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Quinceañera ritual provides lessons on faith, family
By ERIC GORSKI, AP Religion Writer

DENVER, Jan. 4 (AP): On the day she is to become a woman, Monica Reyes sits in front of the church for Mass. Her white dress—sewn in her mother's Mexican hometown—spills over her chair like an oversized lampshade.

The priest urges her to live as a daughter of God. Her parents give her a gold ring shaped like the number 15. Near the end of the service, Reyes lays a bouquet of roses before a statue of the Virgin Mary.

Rosa Isela Delgado celebrated her Quinceañera on Sept. 2, 2006, with a Mass at SS. Peter and Paul Church, Toledo, followed by dinner and reception. Rosa is the daughter of the late Javier Delgado and Rosa Delgado. El corte de honor: Chambelanes Antonio Delgado, Oscar Delgado, Shawn Reyna, y Francisco Pérez.

Then she steps through the worn, wooden doors of St. Joseph's, a Roman Catholic parish for generations of poor, Hispanic immigrants, and into a 20-seat white Hummer limo that rents for $150 an hour.

Before long, a stretch Lincoln Town Car arrives for the next Quinceañera Mass.

An elaborate coming-of-age ritual for Hispanic girls on their 15th birthday, the Quinceañera has long been divisive in the U.S. Catholic Church, where it's viewed as either an exercise in excess or a great opportunity to send a message about faith and sexual responsibility.

The latter view won an important endorsement last summer, when the Vatican approved a new set of prayers for U.S. dioceses called Bendición al cumplir quince años, or Order for the Blessing on the Fifteenth Birthday.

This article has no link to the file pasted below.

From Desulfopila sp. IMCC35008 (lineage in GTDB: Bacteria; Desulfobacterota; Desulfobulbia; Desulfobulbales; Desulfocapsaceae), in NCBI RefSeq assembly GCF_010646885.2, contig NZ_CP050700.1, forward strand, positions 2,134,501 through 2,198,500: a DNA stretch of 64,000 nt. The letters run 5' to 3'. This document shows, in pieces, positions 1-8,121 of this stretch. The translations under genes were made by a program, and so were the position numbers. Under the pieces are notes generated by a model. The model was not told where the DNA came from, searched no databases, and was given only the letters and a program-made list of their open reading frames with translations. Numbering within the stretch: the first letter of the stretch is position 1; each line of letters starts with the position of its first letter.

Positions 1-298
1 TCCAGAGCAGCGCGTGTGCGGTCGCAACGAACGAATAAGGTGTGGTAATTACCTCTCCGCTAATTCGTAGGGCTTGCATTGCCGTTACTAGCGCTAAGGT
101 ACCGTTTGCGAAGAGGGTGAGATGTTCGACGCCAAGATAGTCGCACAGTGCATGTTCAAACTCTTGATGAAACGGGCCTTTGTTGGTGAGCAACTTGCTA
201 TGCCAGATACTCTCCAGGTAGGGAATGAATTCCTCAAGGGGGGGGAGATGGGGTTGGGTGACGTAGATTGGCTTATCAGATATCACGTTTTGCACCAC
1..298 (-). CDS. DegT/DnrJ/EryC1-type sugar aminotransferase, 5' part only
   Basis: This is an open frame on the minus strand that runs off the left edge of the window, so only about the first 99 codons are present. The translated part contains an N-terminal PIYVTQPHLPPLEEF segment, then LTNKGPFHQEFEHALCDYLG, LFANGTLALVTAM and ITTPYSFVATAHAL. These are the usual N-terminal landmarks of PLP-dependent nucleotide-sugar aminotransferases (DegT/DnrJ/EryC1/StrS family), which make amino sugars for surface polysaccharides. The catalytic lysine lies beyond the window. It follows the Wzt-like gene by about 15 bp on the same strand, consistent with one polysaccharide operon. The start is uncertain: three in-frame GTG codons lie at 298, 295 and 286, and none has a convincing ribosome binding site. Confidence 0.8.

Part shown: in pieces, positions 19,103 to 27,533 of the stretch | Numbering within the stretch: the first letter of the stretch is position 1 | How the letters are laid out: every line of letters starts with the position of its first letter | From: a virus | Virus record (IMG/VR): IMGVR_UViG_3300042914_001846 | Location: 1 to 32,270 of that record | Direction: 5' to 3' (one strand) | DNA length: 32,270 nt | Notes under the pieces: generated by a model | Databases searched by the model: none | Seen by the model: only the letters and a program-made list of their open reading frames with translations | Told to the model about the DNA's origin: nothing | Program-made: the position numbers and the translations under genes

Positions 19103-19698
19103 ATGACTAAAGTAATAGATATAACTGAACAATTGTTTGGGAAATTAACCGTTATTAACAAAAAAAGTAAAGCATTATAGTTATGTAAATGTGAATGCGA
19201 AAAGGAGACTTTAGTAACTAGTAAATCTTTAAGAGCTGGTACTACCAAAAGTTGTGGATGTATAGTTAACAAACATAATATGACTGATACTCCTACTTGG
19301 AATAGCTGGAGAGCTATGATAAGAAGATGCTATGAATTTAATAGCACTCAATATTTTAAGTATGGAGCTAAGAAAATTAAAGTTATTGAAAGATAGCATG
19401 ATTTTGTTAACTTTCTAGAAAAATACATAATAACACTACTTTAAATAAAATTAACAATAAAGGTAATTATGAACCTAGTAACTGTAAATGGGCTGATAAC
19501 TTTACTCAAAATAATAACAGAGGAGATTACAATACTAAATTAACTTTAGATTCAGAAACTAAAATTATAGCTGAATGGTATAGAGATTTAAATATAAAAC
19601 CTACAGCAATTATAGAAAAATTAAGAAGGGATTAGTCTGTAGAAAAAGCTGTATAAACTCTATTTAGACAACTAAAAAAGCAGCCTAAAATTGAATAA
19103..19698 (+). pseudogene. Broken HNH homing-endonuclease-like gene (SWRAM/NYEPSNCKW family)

Consider it an acknowledgment of the changing face of American Catholicism. Latinos account for nearly 40 percent of the nation's 65 million Catholics and 71 percent of new U.S. Catholics since 1960, studies show.

Here in the Archdiocese of Denver, Latino ministry leaders view the Quinceañera craze as not just a chance to strengthen faith and family, but as a weapon against teen pregnancy.

Before Reyes could get her Quinceañera Mass, she and her parents had to enroll in a four-week curriculum introduced last year at Latino-dominated parishes that combines Catholicism 101 with a strong pro-chastity message.

``Some girls come to the class expecting to be taught how to dance,'' said Alfonso Lara, the archdiocese's Hispanic Ministry coordinator.

The girls in Reyes' class gathered in a stuffy room with a map of México on the wall and a crucifix on the table.

One lesson included tips for safe dating (avoid dating Web sites in favor of group outings in public places like the mall or family barbecues). Then there is an explanation of the difference between simple abstinence (a way to avoid pregnancy and sexually transmitted diseases), and chastity (living like Jesus and Mary).

Monica Reyes is the model pupil. Once her Quinceañera is over, the high school junior her sister calls a ``girl's girl'' will be allowed to go to parties and date, as many of her classmates do. But Reyes isn't eager to join them.

``I'm still too young,'' she said. ``I could have a bad experience. So I'd rather wait.''

In México and other Latin American countries, the Quinceañera once signaled that a girl was officially on the marriage market. The downside to that legacy: The Quinceañera Mass is sometimes seen as sexual coming-of-age moment.

Although teen pregnancy rates have generally been in decline across ethnic lines over the last 15 years, 51 percent of Latina teens get pregnant before age 20, according to the National Campaign to Prevent Teen and Unplanned Pregnancy.